The per­sis­tence of time Pa­trick Ber­natchez

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rt doesn’t need to be com­pli­cated to be good, of course, but when it’s both com­pli­cated and good, things cer­tainly get in­ter­est­ing. As part of SITE Santa Fe’s re­launch, the Mon­tre­al­based in­ter­dis­ci­pli­nary artist Pa­trick Ber­natchez was given mul­ti­ple gallery spa­ces to dis­play Lost in Time, a mul­ti­me­dia project nearly a decade in the mak­ing. From a sen­sory per­spec­tive, the work is rich and nu­anced, com­pris­ing sound, film, pho­tog­ra­phy, and ob­jects.

“It’s im­por­tant to know about me,” Ber­natchez said dur­ing a re­cent tour of the ex­hi­bi­tion, “that I work for many years on a sin­gle project.” This does much to ex­plain his com­plex yet ul­ti­mately co­he­sive in­stal­la­tion, which be­gins in a small room just past SITE’s main en­trance. One’s pre­lim­i­nary im­pres­sion is of en­ter­ing a tiny cathe­dral, whose monas­tic calm is pierced by the mag­ni­fied sound of a tick­ing time­piece. Af­ter a mo­ment, our eyes ad­just and fo­cus on a spot­lighted vit­rine against the back wall, which con­tains a leather-banded wrist­watch named BW (Black Watch or Ber­natchez-Winiger). It’s not un­til peer­ing through the glass that we re­al­ize the time­piece is miss­ing its num­bers, and that the move­ment of its sole hand is im­per­cep­ti­ble.

The wrist­watch was in­spired af­ter Ber­natchez vis­ited an ex­hi­bi­tion of clocks, “some whirring very very quickly, others slowly,” he re­called. Soon af­ter, he con­tacted Swiss watch­maker Ro­man Winiger with what must have been a pe­cu­liar re­quest: Could the ar­ti­san cre­ate a time­piece that only ro­tated once ev­ery thou­sand years? The re­sult­ing col­lab­o­ra­tion pro­duced 10 watches, the fourth of which is on view at SITE. By iso­lat­ing a sin­gle, small ob­ject in a dark­ened room, Ber­natchez wanted to cre­ate what he called “a space where you can think about your own life. So, in a hu­man life­time, the watch’s hand will only move about three mil­lime­ters,” Ber­natchez said, adding with a laugh, “or maybe five, if you’re lucky.” This ab­surdly im­prac­ti­cal time­piece has mul­ti­ple in­ter­pre­ta­tions. It may be con­sid­ered a clever, even hi­lar­i­ous com­men­tary on the fu­til­ity of keep­ing track of or mea­sur­ing time. Or, from a more sober­ing per­spec­tive, BW ex­am­ines the in­ex­ora­bil­ity of time, mea­sured in the watch’s un­fath­omably many-min­uted, tick-tock­ing ro­ta­tions.

Although, ac­cord­ing to Ber­natchez, the wrist­watch is “like a sun around which the rest of the works or­bit,” the ac­com­pa­ny­ing ex­hi­bi­tion el­e­ments are ver­i­ta­ble su­per­novas in and of them­selves. Just steps away from the room hous­ing BW is an an­gu­lar cor­ri­dor, hung with a three-part il­lu­mi­nated pho­to­graph whose sepi­atinged pan­els de­pict a horse and rider against a snowy background. This glow­ing triptych re­tains a peculiarly old-fash­ioned sen­si­bil­ity, de­spite the mod­ern ap­pear­ance of the rider’s boots and hel­met. Ber­natchez’s 46-minute film, Lost in Time, plays in a dark­ened the­ater around the corner. The film de­posits view­ers into a tun­dric land­scape, across which a horse and rider (the same as in the triptych around the corner) travel be­fore be­com­ing dis­ori­ented. Soon the rider, who is wear­ing BW on his wrist, aban­dons his ail­ing horse to wan­der alone; he quite lit­er­ally ap­pears to be lost in time — and space. With­out giv­ing too much away, it’s safe to say that noth­ing is cer­tain in this lit­tle movie.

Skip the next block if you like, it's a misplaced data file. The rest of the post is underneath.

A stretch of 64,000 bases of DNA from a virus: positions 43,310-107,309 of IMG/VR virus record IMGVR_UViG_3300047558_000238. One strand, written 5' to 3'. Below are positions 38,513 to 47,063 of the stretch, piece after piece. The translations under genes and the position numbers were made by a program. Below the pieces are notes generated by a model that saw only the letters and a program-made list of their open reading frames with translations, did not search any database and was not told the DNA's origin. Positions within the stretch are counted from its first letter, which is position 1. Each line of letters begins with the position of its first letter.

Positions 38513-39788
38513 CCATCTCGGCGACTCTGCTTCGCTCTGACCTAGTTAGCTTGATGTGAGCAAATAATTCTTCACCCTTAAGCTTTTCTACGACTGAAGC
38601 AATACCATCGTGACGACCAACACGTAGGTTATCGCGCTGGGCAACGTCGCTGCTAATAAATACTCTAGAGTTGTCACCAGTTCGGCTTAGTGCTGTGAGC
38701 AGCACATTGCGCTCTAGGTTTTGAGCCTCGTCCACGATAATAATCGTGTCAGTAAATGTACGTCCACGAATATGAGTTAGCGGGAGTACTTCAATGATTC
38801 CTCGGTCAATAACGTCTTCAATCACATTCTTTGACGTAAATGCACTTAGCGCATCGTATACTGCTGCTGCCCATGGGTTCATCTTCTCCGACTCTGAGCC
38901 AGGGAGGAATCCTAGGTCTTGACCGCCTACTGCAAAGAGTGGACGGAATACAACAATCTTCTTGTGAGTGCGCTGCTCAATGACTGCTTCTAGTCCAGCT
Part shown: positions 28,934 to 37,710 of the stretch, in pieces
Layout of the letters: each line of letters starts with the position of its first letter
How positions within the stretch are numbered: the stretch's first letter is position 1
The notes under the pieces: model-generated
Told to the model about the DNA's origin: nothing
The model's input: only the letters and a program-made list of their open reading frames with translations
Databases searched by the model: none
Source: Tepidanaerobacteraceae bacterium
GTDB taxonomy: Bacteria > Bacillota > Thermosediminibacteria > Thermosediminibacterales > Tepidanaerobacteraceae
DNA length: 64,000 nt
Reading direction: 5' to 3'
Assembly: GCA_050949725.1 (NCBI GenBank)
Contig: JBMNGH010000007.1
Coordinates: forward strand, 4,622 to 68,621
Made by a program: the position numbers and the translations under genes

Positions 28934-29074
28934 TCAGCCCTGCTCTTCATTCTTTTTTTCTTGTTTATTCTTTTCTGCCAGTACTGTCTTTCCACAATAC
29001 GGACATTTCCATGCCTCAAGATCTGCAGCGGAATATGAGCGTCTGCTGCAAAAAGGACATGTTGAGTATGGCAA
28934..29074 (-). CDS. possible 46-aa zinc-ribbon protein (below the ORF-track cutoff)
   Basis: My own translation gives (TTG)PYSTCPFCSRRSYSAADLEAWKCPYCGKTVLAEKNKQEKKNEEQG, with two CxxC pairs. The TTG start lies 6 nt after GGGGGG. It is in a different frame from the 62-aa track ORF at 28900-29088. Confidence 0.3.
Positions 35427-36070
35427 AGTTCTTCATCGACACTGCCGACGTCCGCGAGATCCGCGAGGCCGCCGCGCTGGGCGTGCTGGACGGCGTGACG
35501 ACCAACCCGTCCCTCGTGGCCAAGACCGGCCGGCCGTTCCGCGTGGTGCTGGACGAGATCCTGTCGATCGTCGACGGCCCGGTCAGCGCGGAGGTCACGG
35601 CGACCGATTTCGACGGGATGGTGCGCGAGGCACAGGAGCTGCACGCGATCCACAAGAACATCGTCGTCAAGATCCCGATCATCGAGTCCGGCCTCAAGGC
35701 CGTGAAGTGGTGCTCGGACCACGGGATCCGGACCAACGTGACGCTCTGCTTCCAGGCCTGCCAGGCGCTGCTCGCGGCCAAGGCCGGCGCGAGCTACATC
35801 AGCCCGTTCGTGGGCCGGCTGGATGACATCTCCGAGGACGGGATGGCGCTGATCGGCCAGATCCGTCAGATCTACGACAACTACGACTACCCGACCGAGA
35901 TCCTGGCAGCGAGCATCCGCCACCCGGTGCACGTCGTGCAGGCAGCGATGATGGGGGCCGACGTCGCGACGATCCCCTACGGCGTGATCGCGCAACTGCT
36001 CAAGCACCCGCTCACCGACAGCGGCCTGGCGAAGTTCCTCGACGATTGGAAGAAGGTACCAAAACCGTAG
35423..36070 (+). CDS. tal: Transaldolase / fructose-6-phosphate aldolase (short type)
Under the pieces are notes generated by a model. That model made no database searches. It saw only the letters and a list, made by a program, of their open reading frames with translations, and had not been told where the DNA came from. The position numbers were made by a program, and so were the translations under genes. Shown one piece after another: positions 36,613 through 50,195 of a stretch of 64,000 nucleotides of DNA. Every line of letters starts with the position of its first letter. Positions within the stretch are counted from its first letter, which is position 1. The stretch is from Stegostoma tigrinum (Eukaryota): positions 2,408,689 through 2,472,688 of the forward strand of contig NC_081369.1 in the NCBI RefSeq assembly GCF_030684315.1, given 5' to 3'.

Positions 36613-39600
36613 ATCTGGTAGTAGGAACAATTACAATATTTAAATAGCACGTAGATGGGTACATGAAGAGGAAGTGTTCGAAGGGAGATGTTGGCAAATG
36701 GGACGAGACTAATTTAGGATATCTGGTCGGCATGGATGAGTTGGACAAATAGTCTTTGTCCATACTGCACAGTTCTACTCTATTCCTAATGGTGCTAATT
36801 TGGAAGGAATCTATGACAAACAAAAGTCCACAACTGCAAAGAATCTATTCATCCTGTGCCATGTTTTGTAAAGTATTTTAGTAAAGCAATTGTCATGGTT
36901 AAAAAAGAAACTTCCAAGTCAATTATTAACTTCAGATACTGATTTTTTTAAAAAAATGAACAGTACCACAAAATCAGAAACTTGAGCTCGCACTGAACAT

The film’s male nar­ra­tor (French neu­ro­bi­ol­o­gist and philoso­pher Henri La­borit, who died in 1995) acts as a tour guide, ex­trap­o­lat­ing on themes of death and con­scious­ness in so­porific over­tones. For the in­stal­la­tion’s sound el­e­ment, Ber­natchez con­scripted the Mex­i­can com­poser Mur­cof to make a piece in­flu­enced by Bach’s fever­ish Gold­berg Vari­a­tions, im­bued with am­bi­ent sound, La­borit’s dig­i­tally ma­nip­u­lated voice, and most mov­ingly, a chil­dren’s choir singing the com­po­si­tion’s aria. In a 2014 in­ter­view with Casino Lux­em­bourg gallery di­rec­tor Kevin Muhlen, Ber­natchez said, “My in­ten­tion was to take a clas­si­cal work more or less frozen in time and to breathe new life into it.” Later, he re­marked, “My work can ap­pear dark, even black to some eyes, but it is ac­tu­ally ten­der pink, very pale and al­most sheer com­pared to re­al­ity.”

In tack­ling a sub­ject as broad and in­her­ently un­wieldy as time, Ber­natchez el­e­gantly ex­plores themes of tem­po­ral­ity and ex­is­ten­tial­ism with­out veer­ing into pre­ten­tious­ness. Lost in Time is sprawl­ing both phys­i­cally and in­tel­lec­tu­ally, but it’s never un­man­age­able. — Iris McLis­ter



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